3:56am

Tue September 18, 2012
Africa

Tunisians Fear Protests Scared Away Tourists

Transcript

RENEE MONTAGNE, HOST:

This is MORNING EDITION, from NPR News. I'm Renee Montagne.

STEVE INSKEEP, HOST:

And I'm Steve Inskeep. Let's catch up, now, on protests that have swept through nation after nation, in response to an anti-Islamic film. And today, we go to Tunisia. It was the first nation to stage a successful uprising in the Arab Spring. It's a popular destination for tourists. And violence there, last week, took some by surprise. Eleanor Beardsley reports.

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3:51am

Tue September 18, 2012
Afghanistan

NATO Suspends Operations With Afghan Soldiers

Transcript

RENEE MONTAGNE, HOST:

At the heart of NATO's strategy to turn over security to Afghanistan, is the joint patrol: Afghan and international troops training and fighting shoulder-to-shoulder. Now faced with a rash of insider attacks - Afghans in uniform turning their guns on international troops - NATO is suspending most of those joint operations.

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3:11am

Tue September 18, 2012
Business

The Last Word In Business

Originally published on Tue September 18, 2012 4:54 am

Transcript

STEVE INSKEEP, HOST:

And today's last word in business is: red, white or diet - wine, that is.

Weight Watchers has announced a new line of reduced-alcohol wines soon to be available in the U.K., the wines billed in the trend of popular diet alcoholic drinks in the United States.

RENEE MONTAGNE, HOST:

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3:11am

Tue September 18, 2012
NPR Story

In China, Ex-Police Chief Waits For Trial Verdict

Originally published on Tue September 18, 2012 4:42 am

Transcript

RENEE MONTAGNE, HOST:

The trial of the former police chief who ignited the worst political scandal in China in decades wrapped up today. Wang Lijun is accused of trying to defect to the U.S. and covering up a murder involving the wife of a one-time powerful Communist Party official. NPR's Frank Langfitt has been following the trial from Shanghai.

And first, Frank, remind us what this case is all about.

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3:11am

Tue September 18, 2012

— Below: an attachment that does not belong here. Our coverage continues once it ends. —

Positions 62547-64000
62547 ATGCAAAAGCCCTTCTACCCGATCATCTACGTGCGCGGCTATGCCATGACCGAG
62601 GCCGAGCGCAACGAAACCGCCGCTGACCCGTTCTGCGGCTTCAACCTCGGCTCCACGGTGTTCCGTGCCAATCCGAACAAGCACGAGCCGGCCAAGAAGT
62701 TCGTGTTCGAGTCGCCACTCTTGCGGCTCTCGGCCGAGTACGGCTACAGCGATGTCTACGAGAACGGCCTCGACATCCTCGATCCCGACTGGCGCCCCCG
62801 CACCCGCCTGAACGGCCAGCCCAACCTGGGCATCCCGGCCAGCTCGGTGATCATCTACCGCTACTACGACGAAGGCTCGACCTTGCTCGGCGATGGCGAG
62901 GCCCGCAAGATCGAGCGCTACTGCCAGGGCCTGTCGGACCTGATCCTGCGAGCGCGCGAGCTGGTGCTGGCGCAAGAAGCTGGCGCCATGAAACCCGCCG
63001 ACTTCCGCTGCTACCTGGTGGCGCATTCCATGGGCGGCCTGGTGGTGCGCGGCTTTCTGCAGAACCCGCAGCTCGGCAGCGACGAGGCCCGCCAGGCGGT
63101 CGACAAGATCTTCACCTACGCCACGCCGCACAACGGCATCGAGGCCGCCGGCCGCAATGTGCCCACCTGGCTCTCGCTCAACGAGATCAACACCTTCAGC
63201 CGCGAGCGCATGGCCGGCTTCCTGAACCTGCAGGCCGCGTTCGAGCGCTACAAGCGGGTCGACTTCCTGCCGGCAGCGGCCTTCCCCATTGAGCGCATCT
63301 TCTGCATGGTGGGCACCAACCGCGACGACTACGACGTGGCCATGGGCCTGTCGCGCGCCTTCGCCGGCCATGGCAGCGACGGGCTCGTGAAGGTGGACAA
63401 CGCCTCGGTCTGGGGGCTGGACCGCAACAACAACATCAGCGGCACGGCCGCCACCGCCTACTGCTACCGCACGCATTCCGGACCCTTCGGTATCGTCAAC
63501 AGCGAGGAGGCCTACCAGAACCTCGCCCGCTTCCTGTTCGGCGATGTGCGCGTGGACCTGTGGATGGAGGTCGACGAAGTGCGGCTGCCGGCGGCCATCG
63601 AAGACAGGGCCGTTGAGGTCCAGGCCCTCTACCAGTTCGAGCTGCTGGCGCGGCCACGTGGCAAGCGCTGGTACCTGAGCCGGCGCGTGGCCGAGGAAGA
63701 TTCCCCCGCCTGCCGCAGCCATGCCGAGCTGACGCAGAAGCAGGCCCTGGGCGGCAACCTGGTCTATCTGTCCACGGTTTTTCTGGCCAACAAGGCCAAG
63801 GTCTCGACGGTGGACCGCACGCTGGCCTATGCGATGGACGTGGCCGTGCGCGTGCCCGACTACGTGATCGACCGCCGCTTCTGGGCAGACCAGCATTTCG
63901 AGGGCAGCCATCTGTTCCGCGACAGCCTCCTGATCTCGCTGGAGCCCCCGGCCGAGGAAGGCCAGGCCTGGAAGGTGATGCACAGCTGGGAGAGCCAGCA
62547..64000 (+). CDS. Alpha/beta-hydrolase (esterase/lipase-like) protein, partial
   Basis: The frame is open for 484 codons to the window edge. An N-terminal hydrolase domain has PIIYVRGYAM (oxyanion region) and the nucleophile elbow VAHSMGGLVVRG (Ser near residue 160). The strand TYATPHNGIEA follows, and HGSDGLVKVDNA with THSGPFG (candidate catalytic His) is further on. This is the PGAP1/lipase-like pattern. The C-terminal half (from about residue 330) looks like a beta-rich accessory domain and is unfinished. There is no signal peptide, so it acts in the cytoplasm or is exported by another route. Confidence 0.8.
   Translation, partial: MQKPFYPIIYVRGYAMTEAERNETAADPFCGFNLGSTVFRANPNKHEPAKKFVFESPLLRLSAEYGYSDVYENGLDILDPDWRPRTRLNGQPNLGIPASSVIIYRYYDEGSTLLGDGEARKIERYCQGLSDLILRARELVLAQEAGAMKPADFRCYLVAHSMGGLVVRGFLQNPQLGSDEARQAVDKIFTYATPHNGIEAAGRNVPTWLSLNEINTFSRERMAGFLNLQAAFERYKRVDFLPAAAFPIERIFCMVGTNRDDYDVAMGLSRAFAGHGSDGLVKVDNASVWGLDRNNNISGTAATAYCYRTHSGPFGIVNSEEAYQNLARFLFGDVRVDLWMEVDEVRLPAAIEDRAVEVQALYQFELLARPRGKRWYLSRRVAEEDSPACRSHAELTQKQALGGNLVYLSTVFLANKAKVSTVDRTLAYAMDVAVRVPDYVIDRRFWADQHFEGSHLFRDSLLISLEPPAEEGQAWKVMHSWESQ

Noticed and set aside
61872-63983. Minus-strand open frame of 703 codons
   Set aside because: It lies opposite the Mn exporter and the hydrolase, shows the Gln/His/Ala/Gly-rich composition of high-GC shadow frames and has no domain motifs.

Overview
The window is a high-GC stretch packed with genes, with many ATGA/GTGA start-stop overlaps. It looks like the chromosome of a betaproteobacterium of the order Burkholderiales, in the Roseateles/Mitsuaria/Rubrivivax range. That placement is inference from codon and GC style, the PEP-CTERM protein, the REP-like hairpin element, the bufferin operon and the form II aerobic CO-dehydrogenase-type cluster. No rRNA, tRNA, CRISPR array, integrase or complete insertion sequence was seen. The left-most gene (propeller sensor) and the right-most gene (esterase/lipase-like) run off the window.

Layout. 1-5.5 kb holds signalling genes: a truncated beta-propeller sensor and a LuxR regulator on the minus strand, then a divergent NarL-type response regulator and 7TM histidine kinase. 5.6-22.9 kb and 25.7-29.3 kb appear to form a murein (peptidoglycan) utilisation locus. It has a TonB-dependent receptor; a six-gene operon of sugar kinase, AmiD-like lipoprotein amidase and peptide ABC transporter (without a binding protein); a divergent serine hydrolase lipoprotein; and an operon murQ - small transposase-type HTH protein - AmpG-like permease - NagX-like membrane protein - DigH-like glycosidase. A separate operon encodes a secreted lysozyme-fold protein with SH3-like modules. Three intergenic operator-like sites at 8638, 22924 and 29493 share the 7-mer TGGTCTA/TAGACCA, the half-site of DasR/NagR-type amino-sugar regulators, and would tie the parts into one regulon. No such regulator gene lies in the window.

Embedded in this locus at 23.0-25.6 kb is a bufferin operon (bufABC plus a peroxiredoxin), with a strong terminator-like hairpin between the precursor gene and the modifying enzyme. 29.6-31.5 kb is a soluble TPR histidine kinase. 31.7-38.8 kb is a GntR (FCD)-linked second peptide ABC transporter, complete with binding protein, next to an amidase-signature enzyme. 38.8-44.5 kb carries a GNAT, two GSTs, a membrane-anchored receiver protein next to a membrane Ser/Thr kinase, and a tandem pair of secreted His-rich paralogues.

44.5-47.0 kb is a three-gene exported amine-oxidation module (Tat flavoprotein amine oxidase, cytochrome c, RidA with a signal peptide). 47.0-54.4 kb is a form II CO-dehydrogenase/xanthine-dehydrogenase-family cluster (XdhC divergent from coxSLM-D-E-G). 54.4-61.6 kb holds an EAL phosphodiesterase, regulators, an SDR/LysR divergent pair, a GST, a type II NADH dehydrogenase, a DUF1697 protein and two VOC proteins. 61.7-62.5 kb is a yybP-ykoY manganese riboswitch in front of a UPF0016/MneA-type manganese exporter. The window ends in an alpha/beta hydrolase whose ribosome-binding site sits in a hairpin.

NPR Story

U.S. Calls For Calm Over Disputed Asian Islands

Originally published on Tue September 18, 2012 4:18 am

Transcript

RENEE MONTAGNE, HOST:

It's MORNING EDITION from NPR News. Good morning. I'm Renee Montagne.

STEVE INSKEEP, HOST:

And I'm Steve Inskeep.

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3:11am

Tue September 18, 2012
NPR Story

Romney Forced To Explain 'Victims' Comment

Originally published on Tue September 18, 2012 4:04 am

Transcript

RENEE MONTAGNE, HOST:

This is MORNING EDITION from NPR News. I'm Renee Montagne.

STEVE INSKEEP, HOST:

And I'm Steve Inskeep.

Mitt Romney says he's standing by the substance of his comments about American voters. A recording first revealed by Mother Jones magazine captured Romney at a fundraiser. He said 47 percent of Americans are hopelessly lost to President Obama, that they pay no income taxes, quote, "think they are victims, that they're entitled," and that he can't make them take responsibility or care for their lives.

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12:42am

Tue September 18, 2012
The End Of The Space Shuttle Era

Shuttle Endeavour Begins Long Voyage To New Home

Originally published on Tue September 18, 2012 3:11 am

Workers remove a tree from a median in the middle of Manchester Boulevard in Inglewood, Calif., on Sept. 4 to make room for Endeavour.
Reed Saxon AP

Space shuttle Endeavour begins a kind of farewell tour this week. The shuttle will set off on a cross-country trip to its retirement home, flying from Florida to Los Angeles on the back of a modified jumbo jet.

Along the way, the spaceship will stop off in Houston, home of NASA's Mission Control and, weather permitting, fly over NASA centers and various landmarks in cities that include San Francisco and Sacramento.

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12:36am

Tue September 18, 2012
Author Interviews

Becoming 'Anton,' Or, How Rushdie Survived A Fatwa

Originally published on Tue September 18, 2012 5:04 am

Salman Rushdie's other novels include Midnight's Children, Shame and Luka and the Fire of Life.
Syrie Moskowitz Random House

The recent violence sparked by the film Innocence of Muslims recalls a very different controversy from more than 20 years ago:

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12:36am

Tue September 18, 2012
The Salt

It's No Yolk: Mexicans Cope With Egg Shortage, Price Spikes

Originally published on Tue September 18, 2012 5:22 pm

There is a new crisis in Mexico. It's not the ongoing drug war or a plunge in the peso: It's eggs.

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12:35am

Tue September 18, 2012
Author Interviews

In 'Season,' One Plantation's Double Murder Mystery

Originally published on Sat September 22, 2012 3:35 am

Attica Locke is the also the author of Black Water Rising, a murder mystery set in a racially divided Houston.
Jenny Walters Harper

When it comes to healing the wounds of its troubled racial past, the United States is still in its "adolescent phase," says novelist Attica Locke. The 2008 presidential election changed everything she had been taught about race, she says — and, as an African-American writer, she felt compelled to write about that new reality. The result is The Cutting Season, a thrilling, century-spanning story of two murders.

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